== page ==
Will There Be Health Benefits Exchanges by 2014?

Despite advice from most free-market analysis, some Republican governors are executing the Patient Protection and Affordable Care Act (PPACA) by establishing Health Benefits Exchanges. These governors dislike PPACA, but they believe that exchanges can be vehicles for more choice than the federal law anticipates.

But I think that the real news is how much difficulty states that want to implement PPACA as fast as possible are having. Take California: “We want to be the lead car,” California Health & Human Services Secretary Diana Dooley told POLITICO in January, shortly after the state became the first in the nation to pass legislation allowing it to set up a health exchange. POLITICO reporter Sarah Kliff visited the Golden State four months later and found a stalled and discouraged effort. According to Kliff, governor Jerry Brown is more focused on filling a $25 billion hole in California’s budget than setting up the health reform’s new programs: “The Health Exchange Board only held its first meeting in April, and sweeping cuts to Medicaid threaten to undermine the public insurance program meant to serve as the foundation of the federal reform law.” Kliff quotes Peter Long, CEO of the Blue Shield of California Foundation, complaining that: “You can’t be the lead car when you take three months off.”

Preparing for a forthcoming speech, I researched pro-PPACA states such as Colorado, Oregon, and Rhode Island. None have managed to get exchange-enabling legislation signed by their governors (as of writing).

Furthermore, folks who estimate the costs of Health Benefits Exchanges are concluding that they will be more expensive than advertised. In an article that ran on April 26 in POLITICO Pro (which is by subscription), Kliff wrote:

Utah Exchange: Low-Cost Model Or Loss Leader?

Utah likes to tout the leanness of its health exchange, a free-market establishment that the state says runs on the shoestring budget of $500,000 — a particularly remarkable number compared to the $40 million budget of the Massachusetts exchange. But Utah’s feat is less impressive when you consider this: the main Utah health exchange vendor has operated at a loss on the contract. “We’re not that far away from this being profitable,” says Rich Gallun, CEO of health technology vendor bswift, which has the largest contract with the Utah exchange. “As long as the state of Utah was committed, that opportunity in itself would make the investment worthwhile. Beyond that, if we can help make Utah a success, we’re confident that other states will follow”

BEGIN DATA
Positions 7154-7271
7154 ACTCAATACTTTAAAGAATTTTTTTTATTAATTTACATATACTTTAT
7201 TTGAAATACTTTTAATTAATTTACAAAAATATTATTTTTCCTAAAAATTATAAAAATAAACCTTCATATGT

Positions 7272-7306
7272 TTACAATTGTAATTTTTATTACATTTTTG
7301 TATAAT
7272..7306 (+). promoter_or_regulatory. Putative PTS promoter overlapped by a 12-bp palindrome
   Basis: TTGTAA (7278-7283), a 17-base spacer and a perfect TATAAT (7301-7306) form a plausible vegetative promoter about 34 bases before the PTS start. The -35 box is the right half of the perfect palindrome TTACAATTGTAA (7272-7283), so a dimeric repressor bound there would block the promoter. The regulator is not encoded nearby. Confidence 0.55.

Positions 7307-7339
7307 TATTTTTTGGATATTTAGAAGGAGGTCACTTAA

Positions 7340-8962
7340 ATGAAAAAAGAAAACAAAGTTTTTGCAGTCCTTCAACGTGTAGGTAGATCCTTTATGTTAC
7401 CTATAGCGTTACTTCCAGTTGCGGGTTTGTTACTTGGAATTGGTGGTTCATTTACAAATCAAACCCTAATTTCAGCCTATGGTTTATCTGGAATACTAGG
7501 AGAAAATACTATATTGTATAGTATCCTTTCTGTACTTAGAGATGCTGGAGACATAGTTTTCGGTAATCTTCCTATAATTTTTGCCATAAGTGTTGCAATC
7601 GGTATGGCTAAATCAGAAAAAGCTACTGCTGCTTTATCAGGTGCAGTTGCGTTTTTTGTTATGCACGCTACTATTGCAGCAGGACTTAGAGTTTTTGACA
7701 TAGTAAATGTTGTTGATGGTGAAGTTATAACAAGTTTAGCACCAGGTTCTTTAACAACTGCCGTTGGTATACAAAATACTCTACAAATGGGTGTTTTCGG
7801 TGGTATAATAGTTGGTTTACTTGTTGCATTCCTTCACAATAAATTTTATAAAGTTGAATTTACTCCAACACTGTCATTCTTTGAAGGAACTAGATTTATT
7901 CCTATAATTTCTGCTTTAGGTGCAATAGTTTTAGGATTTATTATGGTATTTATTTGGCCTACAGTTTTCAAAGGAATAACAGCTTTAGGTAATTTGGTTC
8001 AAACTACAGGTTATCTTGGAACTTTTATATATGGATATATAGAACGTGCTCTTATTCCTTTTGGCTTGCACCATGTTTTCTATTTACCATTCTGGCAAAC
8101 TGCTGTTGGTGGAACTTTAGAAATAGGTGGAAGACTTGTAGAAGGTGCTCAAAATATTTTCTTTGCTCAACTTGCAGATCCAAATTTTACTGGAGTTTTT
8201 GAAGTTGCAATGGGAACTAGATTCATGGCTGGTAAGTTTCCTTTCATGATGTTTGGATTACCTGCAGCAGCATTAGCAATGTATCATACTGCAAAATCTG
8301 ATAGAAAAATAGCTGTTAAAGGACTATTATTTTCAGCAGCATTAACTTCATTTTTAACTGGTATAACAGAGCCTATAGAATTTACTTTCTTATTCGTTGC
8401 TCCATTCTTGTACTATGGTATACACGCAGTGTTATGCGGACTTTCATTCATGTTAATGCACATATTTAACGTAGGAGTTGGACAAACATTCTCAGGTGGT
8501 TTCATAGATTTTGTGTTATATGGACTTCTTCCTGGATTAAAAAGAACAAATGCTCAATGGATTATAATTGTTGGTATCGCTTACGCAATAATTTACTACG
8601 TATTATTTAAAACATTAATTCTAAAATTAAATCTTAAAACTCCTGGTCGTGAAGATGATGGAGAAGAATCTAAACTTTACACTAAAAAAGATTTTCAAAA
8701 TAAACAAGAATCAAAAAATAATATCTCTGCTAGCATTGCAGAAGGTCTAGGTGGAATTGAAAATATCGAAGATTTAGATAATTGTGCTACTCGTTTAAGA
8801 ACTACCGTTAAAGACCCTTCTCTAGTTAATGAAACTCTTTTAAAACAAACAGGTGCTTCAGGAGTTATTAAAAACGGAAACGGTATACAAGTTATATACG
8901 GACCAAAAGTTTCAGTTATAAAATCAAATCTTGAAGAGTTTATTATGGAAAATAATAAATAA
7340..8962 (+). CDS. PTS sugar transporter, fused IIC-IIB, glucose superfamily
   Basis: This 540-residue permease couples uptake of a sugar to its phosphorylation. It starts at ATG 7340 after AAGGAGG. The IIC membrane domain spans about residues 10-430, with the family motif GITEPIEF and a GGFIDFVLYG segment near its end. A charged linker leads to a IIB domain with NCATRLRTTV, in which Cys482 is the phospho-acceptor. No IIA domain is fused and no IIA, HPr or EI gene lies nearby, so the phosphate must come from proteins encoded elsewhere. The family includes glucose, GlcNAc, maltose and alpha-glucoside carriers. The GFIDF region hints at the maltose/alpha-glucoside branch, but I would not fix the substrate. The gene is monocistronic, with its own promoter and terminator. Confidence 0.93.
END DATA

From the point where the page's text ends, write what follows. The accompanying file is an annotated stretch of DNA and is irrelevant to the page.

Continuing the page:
So, there you go: Mr. Gallun appears to be using Utah as a “loss leader” (in Ms. Kliff’s words) and hoping that profits will come from state exchanges that will become future clients. Another pro-exchange management consultant estimated that 15 percent of employers enrolled in exchanges were previously not offering health benefits. The flipside is that 85 percent of them were offering benefits. This is what we call “crowding out” and its remarkable that it happened in the Utah exchange, which has no subsidies!

Triple Tree, a mergers & acquisitions boutique specializing in health-care deals, has written a research note concluding that it will cost about $6 billion to establish exchanges, and $2 billion in annual operating costs thereafter. “TripleTree believes that implementation is fraught with costs, technical challenges, and sustainability issues that are neither recognized nor acknowledged, much less understood.” And these are dealmakers who do business with enterprises who hope to profit from exchanges!

If I were a betting man, I would not expect very many Health Benefits Exchanges to be up and running by January 2014, even if PPACA survives its challenges.

Comments (12)

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  1. Jeff says:

    Interesting post, John. Most people have no idea what is involved in a heath insurance exchange.

  2. Greg says:

    Agree with Jeff. These people have no idea what they are doing.

  3. Vicki says:

    Aren’t there already systems that allow you to go on line and purchase insurance? Why do we need an exchange?

  4. Linda Gorman says:

    Governor signed Colorado exchange bill in big ceremony at local hospital.

  5. Lucy says:

    Isn’t e-health an exchange, operated with private money and no federal subsidies.

  6. John R. Graham says:

    Thanks, Linda Gorman: One exchange down, many more to go! (Gov. Hickenlooper signed the bill on June 1, the day after I submitted this entry.)

    But signing a bill is a long way from operating an exchange. Imagine if the government changed the mortgage-interest tax deduction so that you could only claim it if you bought your house from a state-based housing exchange.

    Imagine the politician who asserted that such an exchange would increase choice!

  7. Beverly Gossage says:

    Great analogy, John.

  8. Dan says:

    A very pessimistic view at best. Mr. Goodman needs a dose of optimism sprinkled with some accurate information.